Objects As Actors: Props And The Poetics Of Performance In Greek Tragedy by Melissa MuellerObjects As Actors: Props And The Poetics Of Performance In Greek Tragedy by Melissa Mueller

Objects As Actors: Props And The Poetics Of Performance In Greek Tragedy

byMelissa Mueller

Hardcover | January 8, 2016

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Objects as Actors charts a new approach to Greek tragedy based on an obvious, yet often overlooked, fact: Greek tragedy was meant to be performed. As plays, the works were incomplete without physical items—theatrical props. In this book, Melissa Mueller ingeniously demonstrates the importance of objects in the staging and reception of Athenian tragedy.

As Mueller shows, props such as weapons, textiles, and even letters were often fully integrated into a play’s action. They could provoke surprising plot turns, elicit bold viewer reactions, and provide some of tragedy’s most thrilling moments. Whether the sword of Sophocles’s Ajax, the tapestry in Aeschylus’s Agamemnon, or the tablet of Euripides’s Hippolytus, props demanded attention as a means of uniting—or disrupting—time, space, and genre.

Insightful and original, Objects as Actors offers a fresh perspective on the central tragic texts—and encourages us to rethink ancient theater as a whole.
Melissa Mueller is associate professor of classics at the University of Massachusetts, Amherst. She has published widely on the topics of tragedy and Homer.
Title:Objects As Actors: Props And The Poetics Of Performance In Greek TragedyFormat:HardcoverDimensions:272 pages, 9 × 6 × 0.9 inPublished:January 8, 2016Publisher:University Of Chicago PressLanguage:English

The following ISBNs are associated with this title:

ISBN - 10:022631295X

ISBN - 13:9780226312958

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Table of Contents

Props and the Poetics of Performance
Props and Deixis
Organization and Chapters

Part I

1 Epic Weapons on the Tragic Stage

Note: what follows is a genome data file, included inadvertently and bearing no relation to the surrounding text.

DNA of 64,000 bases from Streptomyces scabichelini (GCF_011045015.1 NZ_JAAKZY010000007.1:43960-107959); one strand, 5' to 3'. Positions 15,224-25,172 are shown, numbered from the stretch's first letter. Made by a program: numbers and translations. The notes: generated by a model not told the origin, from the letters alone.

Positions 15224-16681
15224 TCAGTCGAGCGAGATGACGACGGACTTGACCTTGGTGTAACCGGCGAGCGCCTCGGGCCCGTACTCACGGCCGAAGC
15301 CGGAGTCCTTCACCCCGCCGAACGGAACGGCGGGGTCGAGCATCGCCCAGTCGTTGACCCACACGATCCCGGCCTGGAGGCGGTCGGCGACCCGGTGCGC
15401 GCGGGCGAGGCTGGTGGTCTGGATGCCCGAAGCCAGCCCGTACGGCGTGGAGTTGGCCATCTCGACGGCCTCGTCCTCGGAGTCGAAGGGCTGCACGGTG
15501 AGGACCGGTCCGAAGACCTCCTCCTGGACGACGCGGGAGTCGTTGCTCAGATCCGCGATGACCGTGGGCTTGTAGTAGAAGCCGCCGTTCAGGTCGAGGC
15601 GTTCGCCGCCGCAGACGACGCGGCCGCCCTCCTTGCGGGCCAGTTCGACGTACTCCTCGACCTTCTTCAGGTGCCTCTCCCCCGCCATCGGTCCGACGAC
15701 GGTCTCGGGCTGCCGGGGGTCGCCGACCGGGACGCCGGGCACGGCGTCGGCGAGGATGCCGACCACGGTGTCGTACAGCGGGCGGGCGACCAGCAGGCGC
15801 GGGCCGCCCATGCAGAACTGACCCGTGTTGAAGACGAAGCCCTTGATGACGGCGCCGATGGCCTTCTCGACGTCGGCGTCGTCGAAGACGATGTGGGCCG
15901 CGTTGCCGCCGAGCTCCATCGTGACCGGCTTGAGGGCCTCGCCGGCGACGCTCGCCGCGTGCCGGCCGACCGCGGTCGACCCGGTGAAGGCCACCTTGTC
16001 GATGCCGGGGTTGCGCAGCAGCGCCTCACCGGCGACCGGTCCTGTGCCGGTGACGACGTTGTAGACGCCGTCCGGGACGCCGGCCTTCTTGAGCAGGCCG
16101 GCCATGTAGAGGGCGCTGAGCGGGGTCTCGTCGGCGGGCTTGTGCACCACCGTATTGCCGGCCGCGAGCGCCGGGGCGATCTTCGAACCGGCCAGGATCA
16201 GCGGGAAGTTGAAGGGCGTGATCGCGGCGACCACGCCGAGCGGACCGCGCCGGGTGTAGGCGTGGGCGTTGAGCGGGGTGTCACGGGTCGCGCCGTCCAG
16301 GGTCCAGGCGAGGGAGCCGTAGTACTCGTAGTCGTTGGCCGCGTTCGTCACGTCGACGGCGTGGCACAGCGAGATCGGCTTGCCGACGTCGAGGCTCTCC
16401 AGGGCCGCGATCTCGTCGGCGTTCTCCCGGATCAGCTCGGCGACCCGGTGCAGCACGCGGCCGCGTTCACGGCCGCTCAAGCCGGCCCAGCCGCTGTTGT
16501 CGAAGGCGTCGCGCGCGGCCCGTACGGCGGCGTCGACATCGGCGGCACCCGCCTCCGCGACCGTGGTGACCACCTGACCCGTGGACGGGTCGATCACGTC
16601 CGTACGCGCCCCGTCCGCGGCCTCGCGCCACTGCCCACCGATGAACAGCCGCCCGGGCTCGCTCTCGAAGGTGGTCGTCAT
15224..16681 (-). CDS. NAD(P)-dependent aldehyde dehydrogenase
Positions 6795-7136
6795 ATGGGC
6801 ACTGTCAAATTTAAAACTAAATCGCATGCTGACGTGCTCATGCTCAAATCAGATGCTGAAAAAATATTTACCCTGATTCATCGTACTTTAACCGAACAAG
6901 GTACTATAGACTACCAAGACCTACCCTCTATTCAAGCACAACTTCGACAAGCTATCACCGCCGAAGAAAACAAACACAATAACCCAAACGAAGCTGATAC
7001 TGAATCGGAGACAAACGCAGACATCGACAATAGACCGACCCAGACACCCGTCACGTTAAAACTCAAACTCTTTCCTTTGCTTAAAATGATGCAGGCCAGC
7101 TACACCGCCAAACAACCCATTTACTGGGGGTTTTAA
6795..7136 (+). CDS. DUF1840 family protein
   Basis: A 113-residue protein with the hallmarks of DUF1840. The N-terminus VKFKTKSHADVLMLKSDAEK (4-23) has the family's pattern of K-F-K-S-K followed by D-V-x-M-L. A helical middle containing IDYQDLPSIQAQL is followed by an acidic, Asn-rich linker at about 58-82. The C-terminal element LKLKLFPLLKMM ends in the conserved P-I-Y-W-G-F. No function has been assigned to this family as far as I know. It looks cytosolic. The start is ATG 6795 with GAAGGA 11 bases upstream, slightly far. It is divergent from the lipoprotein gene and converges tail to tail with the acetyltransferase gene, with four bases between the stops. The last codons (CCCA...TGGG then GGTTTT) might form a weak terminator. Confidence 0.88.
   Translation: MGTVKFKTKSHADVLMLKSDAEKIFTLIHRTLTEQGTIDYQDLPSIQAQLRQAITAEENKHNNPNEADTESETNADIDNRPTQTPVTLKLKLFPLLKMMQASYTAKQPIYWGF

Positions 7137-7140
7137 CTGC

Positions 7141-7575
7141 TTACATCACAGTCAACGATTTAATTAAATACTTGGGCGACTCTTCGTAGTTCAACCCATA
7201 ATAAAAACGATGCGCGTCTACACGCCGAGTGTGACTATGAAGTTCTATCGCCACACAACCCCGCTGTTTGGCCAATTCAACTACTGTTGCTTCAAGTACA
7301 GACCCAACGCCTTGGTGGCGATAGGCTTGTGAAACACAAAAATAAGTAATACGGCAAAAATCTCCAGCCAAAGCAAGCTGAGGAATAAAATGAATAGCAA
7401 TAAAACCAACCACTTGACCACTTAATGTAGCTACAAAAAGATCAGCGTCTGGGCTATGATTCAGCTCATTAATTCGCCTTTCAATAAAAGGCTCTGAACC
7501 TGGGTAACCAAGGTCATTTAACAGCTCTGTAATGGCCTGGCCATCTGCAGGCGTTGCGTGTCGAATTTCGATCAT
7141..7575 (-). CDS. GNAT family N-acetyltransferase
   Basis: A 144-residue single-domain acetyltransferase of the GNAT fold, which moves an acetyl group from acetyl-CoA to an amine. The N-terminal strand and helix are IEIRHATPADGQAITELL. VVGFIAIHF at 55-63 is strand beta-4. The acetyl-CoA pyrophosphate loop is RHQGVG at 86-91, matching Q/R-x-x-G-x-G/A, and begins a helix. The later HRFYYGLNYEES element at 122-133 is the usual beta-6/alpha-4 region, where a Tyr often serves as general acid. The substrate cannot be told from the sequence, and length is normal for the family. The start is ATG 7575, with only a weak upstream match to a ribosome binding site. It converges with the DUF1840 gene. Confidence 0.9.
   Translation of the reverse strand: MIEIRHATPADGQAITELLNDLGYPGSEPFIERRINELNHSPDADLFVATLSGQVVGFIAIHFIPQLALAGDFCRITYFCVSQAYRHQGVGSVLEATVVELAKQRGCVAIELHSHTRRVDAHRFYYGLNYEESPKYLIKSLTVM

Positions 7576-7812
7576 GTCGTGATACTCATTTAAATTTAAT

Exekias’s Ajax
From Text to Performance: Reading the Sword in Sophocles’ Ajax
The “Deception” Speech (646–92)
Hector’s Revenge  (815–65)
A Riddle Resolved
Weapons and the Poetics of Reperformance
Philoctetes’ Bow as a Haptic Actor

2 Tragic Textiles and the House of Atreus
Electra in Rags
Playing Priam in Aeschylus’s Agamemnon
Silver-Bought Textiles and Sensory Overload
Textilizing Agamemnon: Aeschylus and the Dokimasia Painter
The Weaver Woven: The Tapestry Scene Re-played
From Costume to Character

3 The Material Poetics of Tragic Recognition
Euripides’ Ion and the Power of the Replica
Objects and Interpellation
A Mother’s Symbola
Containing Time in an Ageless Basket
Autopsy, Recognition, and Collective Memory
Signatures of the Self: Signet Rings and Secret Signs
Putting Tokens to the Test in Euripides’ Electra
Grafting Culture onto the Body
The City’s Test: Recognition as Dokimasia
A Nature-Culture Hybrid
Falling into the Present: Recognition and Embateusis

Part II

4 Electra’s Urns: Receptacles and Tragic Reception
Receptacles and Reception
Electra’s Urn and “The Haunted Stage”
Hidden in the Bushes
Somatic Memories and Mourning
Temporal Materialities
Props as Props: An Intermedial Turn
Props, Pathos, and Nachleben

5 Ajax’s Shield: Bridging Troy and Athens
Ajax’s Shield as a Second Skin
Eurysakes the Shield-Receiver
Solon’s Sakos
Ajax’s Exodos

6 Tragic and Tragicomic “Letters”
The Deltos from Dodona: A Hidden Prop in Sophocles’ Trachiniae
Co-opting the Plot: Phaedra’s Deltos and Aphrodite’s Revenge
Reading Phaedra’s Deltos as a Defixio
Epistolary Dysfunction in the Iphigenia Plays
The “Rape” of the Tablet in Iphigenia at Aulis

General Index
Index Locorum

Editorial Reviews

“Objects as Actors is a must-read for anyone interested in the mysterious and uncanny powers of theater, whether Greek tragedy or the latest modern productions. Mueller has succeeded in combining meticulous philological analysis of the handling of props by the major classical playwrights with groundbreaking theory concerning agency, cognition, materialist philosophy, symbolic economies, politics, and sociology. The result is a truly illuminating, densely packed book offering fresh discoveries about some of our oldest literature. From the sword of Ajax to the urn of Electra, from stage letters to tokens of recognition, Mueller’s laser-like probing continually reveals strange and moving aspects of the visual experience of Athenian drama.”